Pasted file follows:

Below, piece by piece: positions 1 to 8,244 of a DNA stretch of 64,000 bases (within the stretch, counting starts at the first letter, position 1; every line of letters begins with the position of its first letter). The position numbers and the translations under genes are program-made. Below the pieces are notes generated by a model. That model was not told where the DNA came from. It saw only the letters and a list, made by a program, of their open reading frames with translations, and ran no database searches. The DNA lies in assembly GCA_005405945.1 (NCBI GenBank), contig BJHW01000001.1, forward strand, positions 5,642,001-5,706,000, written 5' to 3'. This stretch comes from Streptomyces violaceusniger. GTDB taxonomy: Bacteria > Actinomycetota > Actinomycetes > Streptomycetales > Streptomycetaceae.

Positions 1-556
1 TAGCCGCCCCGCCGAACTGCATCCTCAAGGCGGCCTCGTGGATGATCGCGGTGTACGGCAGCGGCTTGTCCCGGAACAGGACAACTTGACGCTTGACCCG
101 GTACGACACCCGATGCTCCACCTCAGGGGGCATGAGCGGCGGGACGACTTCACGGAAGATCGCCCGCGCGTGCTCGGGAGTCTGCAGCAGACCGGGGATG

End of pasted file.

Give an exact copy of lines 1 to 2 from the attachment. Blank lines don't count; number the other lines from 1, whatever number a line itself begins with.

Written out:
Below, piece by piece: positions 1 to 8,244 of a DNA stretch of 64,000 bases (within the stretch, counting starts at the first letter, position 1; every line of letters begins with the position of its first letter). The position numbers and the translations under genes are program-made. Below the pieces are notes generated by a model. That model was not told where the DNA came from. It saw only the letters and a list, made by a program, of their open reading frames with translations, and ran no database searches. The DNA lies in assembly GCA_005405945.1 (NCBI GenBank), contig BJHW01000001.1, forward strand, positions 5,642,001-5,706,000, written 5' to 3'. This stretch comes from Streptomyces violaceusniger. GTDB taxonomy: Bacteria > Actinomycetota > Actinomycetes > Streptomycetales > Streptomycetaceae.

Positions 1-556